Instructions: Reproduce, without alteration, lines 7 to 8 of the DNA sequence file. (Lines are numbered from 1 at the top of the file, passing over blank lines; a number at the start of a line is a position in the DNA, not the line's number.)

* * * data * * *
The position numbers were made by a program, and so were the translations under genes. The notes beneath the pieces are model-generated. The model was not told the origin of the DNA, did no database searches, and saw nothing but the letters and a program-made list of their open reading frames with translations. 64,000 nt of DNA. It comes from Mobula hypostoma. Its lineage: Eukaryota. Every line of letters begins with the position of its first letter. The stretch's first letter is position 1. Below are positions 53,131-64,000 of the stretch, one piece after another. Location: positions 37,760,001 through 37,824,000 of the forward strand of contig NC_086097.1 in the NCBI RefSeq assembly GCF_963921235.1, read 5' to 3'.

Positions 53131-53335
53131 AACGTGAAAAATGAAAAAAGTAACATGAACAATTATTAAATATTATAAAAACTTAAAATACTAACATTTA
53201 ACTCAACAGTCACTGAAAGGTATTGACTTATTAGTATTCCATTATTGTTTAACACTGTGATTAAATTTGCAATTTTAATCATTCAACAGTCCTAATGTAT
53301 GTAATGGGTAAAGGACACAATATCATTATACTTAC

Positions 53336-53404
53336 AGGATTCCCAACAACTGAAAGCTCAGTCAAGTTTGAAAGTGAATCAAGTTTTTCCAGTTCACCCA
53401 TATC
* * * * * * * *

53336 AGGATTCCCAACAACTGAAAGCTCAGTCAAGTTTGAAAGTGAATCAAGTTTTTCCAGTTCACCCA
53401 TATC